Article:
An examination of the structures and processes that underlie the life of cells, both prokaryotic and eukaryotic. Topics to be covered include methodologies used to study cells; organelles, membranes and other cellular components; protein targeting within the cell; and cellular communication and division. Prerequisites: Biology 125 and 126. Concurrent registration in Biology 281 required. 6 credit; Quantitative Reasoning Encounter, Does not fulfill a curricular exploration requirement; offered Fall 2014 · R. Mitra
  • BIOL 281: Cell Biology Laboratory

    The focus of the laboratory will be on current techniques used to study cellular structure and function. Concurrent registration in Biology 280 required. 2 credit; Does not fulfill a curricular exploration requirement; offered Fall 2014 · R. Mitra
  • BIOL 302: Methods of Teaching Science

    This course will explore teaching methods for the life and physical sciences in grades 5-12. Curricular materials and active learning labs will be discussed and developed. In addition, time outside of class will be spent observing and teaching in local science classrooms. Will not count toward a biology major. Prerequisites: Permission of instructor. 6 credit; Social Inquiry; not offered 2014–2015
  • BIOL 307: Biology in Australia and New Zealand: Evolutionary Ecology of Australia and New Zealand

    The evolutionary histories of Australia and New Zealand are unique because of their relative isolation from other continental land masses. This course will explore the biogeography of these areas, with emphasis on the evolutionary diversification of endemic lineages of organisms including mammals (such as marsupials), birds (such as moas), plants, and insects. Class research projects on site will examine how ecological interactions have evolved among these unique species, and how these interactions are being affected by the large number of introduced species now present. Prerequisites: Biology 125 and 126, and one additional course in ecology, evolution, or physiology. 6 credit; Quantitative Reasoning Encounter, Does not fulfill a curricular exploration requirement; not offered 2014–2015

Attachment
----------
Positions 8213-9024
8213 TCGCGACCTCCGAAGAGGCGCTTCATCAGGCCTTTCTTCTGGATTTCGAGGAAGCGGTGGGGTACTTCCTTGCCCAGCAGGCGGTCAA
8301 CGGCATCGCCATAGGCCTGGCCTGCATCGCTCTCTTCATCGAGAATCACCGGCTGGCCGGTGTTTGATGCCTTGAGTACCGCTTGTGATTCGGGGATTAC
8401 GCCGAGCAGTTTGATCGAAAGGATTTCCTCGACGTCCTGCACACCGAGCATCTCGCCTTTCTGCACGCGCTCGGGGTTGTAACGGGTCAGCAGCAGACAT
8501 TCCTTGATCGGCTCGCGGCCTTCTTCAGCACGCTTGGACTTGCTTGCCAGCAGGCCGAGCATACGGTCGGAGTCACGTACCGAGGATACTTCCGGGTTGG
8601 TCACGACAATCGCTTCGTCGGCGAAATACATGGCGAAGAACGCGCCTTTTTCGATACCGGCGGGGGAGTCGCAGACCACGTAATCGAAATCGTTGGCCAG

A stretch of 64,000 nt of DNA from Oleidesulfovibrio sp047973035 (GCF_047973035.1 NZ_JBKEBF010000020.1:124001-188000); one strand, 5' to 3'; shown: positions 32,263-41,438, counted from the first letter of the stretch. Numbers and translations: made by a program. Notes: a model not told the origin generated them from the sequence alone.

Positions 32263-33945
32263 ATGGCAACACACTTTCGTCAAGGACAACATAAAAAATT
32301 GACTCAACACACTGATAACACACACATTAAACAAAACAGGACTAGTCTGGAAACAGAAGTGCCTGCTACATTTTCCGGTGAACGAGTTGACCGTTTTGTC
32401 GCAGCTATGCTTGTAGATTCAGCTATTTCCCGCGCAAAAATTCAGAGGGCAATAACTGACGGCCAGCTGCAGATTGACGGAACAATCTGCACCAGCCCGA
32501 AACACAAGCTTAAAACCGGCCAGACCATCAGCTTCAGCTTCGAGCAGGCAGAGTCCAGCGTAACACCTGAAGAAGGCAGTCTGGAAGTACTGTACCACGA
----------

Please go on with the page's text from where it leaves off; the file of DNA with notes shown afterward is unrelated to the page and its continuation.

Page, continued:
• BIOL 308: Biology in Australia and New Zealand: Ecology and Conservation in New Zealand

    Australia and New Zealand have a diversity of ecosystem types and ecological communities, from eucalypt and beech forests, to desert shrublands and alpine grasslands. This course will explore the ecological processes that shape these landscapes, including climate variability, plant-animal interactions, and disturbance, as well as the conservation challenges resulting from land use change, invasive species, and climate change. Students will design and conduct research projects and present their findings in written and oral reports. Prerequisites: Biology 125 and 126, and one additional course in ecology, evolution, or physiology. 6 credit; Quantitative Reasoning Encounter, Does not fulfill a curricular exploration requirement; not offered 2014–2015
  • BIOL 309: Seminar: Biology in Australia and New Zealand: Comparative Reproduction of Australian Vertebrates

    Australia has a remarkable diversity of terrestrial vertebrates, including many marsupials, lizards, and snakes. These animals span a wide array of reproductive strategies, and we will consider the evolutionary pressures that produce differences in reproductive morphology, physiology, and behavioral ecology of a variety of Australian vertebrates. Why do some species give birth while others lay eggs? What environmental conditions favor territoriality? How do environmental cues initiate the reproductive season? A thorough understanding of the ultimate and proximate mechanisms that shape the vast diversity of vertebrate reproductive traits requires an interdisciplinary approach, which we will pursue in field research projects. Prerequisites: Biology 125 and 126, and one additional course in ecology, evolution, or physiology. 6 credit; Quantitative Reasoning Encounter, Does not fulfill a curricular exploration requirement; not offered 2014–2015
  • BIOL 310: Immunology

    This course will examine the role of the immune system in defense, allergic reactions, and autoimmunity. Topics to be covered include the structure and function of antibodies, cytokines, the role of the major histocompatibility complex in antigen presentation, cellular immunity, immunodeficiencies, and current techniques used to study immune responses. Prerequisites: Biology 125 and 126 and either Biology 240 or 280. 6 credit; Quantitative Reasoning Encounter, Does not fulfill a curricular exploration requirement; offered Winter 2015 · D. Walser-Kuntz
  • BIOL 311: Immunology Laboratory

    2 credit; Does not fulfill a curricular exploration requirement; offered Winter 2015 · D. Walser-Kuntz
  • BIOL 321: Ecosystem Ecology

    Ecosystem ecology involves the study of energy and material flow through systems, including both the biotic (animals, plants, microbes) and abiotic (soil, water, atmosphere) components. Topics include the major elemental cycles (carbon, nitrogen, phosphorous), patterns of energy flow, and the controls of these fluxes for different ecosystems. Current environmental issues are emphasized as case studies, including climate change, land use change, human alterations of nutrient cycles, and biodiversity effects on ecosystems. Not open to students who have taken Biology 221. Concurrent registration in Biology 322 required. Prerequisites: Biology 126 and one of the following: Biology 125, Geology 110, Chemistry 123 or 128. 6 credit; Writing Requirement, Quantitative Reasoning Encounter, Does not fulfill a curricular exploration requirement; offered Fall 2014 · D. Hernandez
  • BIOL 322: Ecosystem Ecology Laboratory

    Concurrent registration in Biology 321 required. 2 credit; Does not fulfill a curricular exploration requirement; offered Fall 2014 · D. Hernandez
  • BIOL 332: Human Physiology